To scrape out the lifespan you can also play as multiple characters most of which are already unlocked on disc. You can play as Santa, Nurse Ginger, David Hasslehoff, some punk and even Elvira.... but I wouldn't want to hurt her lovely little body and those blood packs hanging from her chest.... I mean.... she's too heavy to fly.
Another thing this games does well is provide a lot of work required for trophies; you're required to get 100,000,000 points in Downtown; get every type of PAIN for each limb; break 500 glass panes as a female and a huge amount of other things. Not only that but the game itself has loads of accolades and rewards so even if they don't show up on PSN outside of the game, inside the game you have a lot to work for. It adds a huge chunk of replayability and if you can't appreciate the hours it requires to rack up such high scores and the amount of fun you're supposed to have with them, that's another reason why this game should be left at the store.
For maximum fun I would suggest you get some friends together in local play and try to have some score attacks, or if possible get online with the game and have a lot of fun. Even though I was laughing my socks off when I turned the "Coral Hotel Essex" into, well, remove some of those letters and you'll see, it could still be far more fun with mates. As soon as I discovered that, I invited two close friends over just so we could try and take down the C, EL and ES in on that hotel's sign in the fewest turns. So things like that can make for a jolly experience, and we could've done that for a lot longer than we did.
Like a day in Salo
Pain doesn't take itself very seriously but the developers sure have - the environments, the sounds and the physics are all very good and to be perfectly honest it deserved an on-disc release. The character models are stunning and let's not forget this game had footage from before the PS3's release, and the visuals had shown the console's visual capabilities. It's not entirely beautiful in the same way as Little Big Planet (nor does it have that kind of voice talent - Stephen Fry FTW), but it is as clever and that's where a lot of this game's appeal comes from. The design, the placement of environmental hazards and point banks, as well as how you can achieve things and the endless amount of possibilities. The sounds are quite too, particularly the voices. My favourite has to be the default character Jarvis and his hilarious quotes, though I've yet to play all of the characters so I can't make a final judgement yet. Finally the physics make this game even more likeable because without them, this ragdoll game might as well have been put on Kongregate (I've nothing against them, they have some awesome upgrade games there). But the character physics, vehicle physics, NPC physics are all good and make the experience far less bland than it could've been.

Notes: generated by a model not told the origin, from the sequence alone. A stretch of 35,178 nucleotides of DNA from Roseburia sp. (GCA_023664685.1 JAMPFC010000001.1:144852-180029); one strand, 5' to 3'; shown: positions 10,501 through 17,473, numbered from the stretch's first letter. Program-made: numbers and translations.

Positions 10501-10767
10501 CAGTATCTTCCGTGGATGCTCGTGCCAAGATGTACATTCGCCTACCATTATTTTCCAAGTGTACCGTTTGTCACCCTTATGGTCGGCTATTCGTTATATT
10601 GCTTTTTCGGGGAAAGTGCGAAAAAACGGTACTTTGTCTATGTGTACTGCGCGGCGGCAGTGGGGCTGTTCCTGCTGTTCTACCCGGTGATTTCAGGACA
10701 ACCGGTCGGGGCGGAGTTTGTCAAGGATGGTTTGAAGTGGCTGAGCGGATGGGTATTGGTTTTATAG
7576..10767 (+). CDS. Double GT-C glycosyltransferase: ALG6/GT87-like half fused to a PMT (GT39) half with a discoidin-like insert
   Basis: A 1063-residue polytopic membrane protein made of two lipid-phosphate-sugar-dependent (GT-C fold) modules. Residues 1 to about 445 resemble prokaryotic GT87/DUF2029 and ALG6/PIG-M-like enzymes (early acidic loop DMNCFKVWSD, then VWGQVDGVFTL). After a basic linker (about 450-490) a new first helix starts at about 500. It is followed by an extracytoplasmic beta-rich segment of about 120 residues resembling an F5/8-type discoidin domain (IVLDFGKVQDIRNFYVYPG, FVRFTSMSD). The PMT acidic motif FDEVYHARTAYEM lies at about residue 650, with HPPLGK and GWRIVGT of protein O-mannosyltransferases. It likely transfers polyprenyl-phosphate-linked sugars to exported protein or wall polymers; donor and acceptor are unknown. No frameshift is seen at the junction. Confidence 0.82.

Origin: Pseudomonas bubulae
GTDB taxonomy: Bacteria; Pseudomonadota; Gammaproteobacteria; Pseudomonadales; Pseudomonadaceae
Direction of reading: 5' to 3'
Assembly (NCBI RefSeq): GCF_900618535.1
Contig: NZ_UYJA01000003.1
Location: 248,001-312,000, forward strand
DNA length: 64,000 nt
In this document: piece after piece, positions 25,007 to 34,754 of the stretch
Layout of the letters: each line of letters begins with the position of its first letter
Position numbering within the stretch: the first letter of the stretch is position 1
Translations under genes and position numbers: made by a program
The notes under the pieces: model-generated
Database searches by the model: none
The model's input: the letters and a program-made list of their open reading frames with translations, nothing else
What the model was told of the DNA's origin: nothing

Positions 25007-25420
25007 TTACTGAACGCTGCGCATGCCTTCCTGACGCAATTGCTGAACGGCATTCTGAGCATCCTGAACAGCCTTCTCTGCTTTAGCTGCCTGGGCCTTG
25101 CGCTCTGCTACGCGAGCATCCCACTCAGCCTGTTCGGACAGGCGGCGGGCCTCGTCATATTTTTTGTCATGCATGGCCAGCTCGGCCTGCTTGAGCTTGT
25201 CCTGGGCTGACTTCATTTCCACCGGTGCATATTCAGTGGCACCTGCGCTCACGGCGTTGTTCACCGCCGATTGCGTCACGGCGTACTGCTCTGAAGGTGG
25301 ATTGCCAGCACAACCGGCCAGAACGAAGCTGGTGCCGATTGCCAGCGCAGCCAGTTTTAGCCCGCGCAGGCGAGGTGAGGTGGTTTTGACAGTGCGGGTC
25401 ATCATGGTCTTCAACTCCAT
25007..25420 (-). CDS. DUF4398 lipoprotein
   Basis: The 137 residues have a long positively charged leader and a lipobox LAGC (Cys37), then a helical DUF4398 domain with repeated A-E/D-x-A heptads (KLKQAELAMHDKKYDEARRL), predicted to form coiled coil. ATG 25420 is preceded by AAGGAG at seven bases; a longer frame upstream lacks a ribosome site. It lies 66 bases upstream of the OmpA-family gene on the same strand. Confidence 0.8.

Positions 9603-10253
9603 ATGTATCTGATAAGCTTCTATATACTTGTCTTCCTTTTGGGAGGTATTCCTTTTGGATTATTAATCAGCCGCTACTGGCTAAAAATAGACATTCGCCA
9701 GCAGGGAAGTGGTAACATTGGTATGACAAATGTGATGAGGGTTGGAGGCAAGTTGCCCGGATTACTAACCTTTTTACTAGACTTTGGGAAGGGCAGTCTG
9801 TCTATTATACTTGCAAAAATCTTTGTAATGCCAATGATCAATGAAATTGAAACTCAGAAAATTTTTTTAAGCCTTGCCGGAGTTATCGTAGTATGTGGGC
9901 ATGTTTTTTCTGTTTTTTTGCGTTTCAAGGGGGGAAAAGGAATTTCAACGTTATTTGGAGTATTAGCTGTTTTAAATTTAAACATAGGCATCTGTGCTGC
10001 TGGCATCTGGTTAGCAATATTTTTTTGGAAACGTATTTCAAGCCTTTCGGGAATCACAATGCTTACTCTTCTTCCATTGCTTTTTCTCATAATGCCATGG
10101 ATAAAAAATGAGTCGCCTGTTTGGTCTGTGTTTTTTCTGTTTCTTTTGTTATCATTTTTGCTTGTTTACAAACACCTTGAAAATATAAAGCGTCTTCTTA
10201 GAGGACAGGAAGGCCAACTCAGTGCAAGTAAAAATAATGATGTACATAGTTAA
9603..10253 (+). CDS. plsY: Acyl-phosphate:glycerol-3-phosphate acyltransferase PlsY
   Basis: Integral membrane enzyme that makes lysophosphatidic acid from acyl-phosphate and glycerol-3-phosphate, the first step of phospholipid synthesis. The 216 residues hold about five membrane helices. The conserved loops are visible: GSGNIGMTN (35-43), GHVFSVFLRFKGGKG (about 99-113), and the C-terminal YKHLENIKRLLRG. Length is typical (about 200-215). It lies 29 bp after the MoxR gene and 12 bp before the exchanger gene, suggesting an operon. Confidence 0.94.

I'll leave my conclusion now and just say that this is a fantastic game and if you like what you've read, check out some other reviews and see the videos just in case. Remember though, watch your pennies and make sure you don't get ripped off - this isn't a very long game and relies on replaying, not extended periods of time on the same map over and over again. I'm going to give this game a six out of nine, as well as the "Chainsaw Hero" accolade! Even though this game isn't gory it still deserves the accolade for being a testicle-grinding, bone-crunching romp which thankfully doesn't pain us when we play it. What it does, it does well, but it simply isn't enough for everyone.
Thanks for reading and if you have any questions or concerns, feel free to state them in the comments below! Until the next time, have a pleasant day!
Whilst lacking, the gameplay is still enjoyable and relies on the player to give it multiple playthroughs. What it does, it does extremely well!
This game's lifespan is hard to score, though it has no limits and no restrictions, but some like regime in a game, and thus you might not like this one.
You're fully concious of somewhat stiff control, but thankfully it's managable.
Everything from the environments all the way down to boob physics is there - another title that shows how gorgeous a game on the PS3 can be!
Very little music and voices, but what you hear is good. The Pain theme however isn't my thing, but catchy regardless.
A game like this is easy to put down, but it's also easy to pick up again. It can gather dust on your shelf but the disc inside will be well preserved.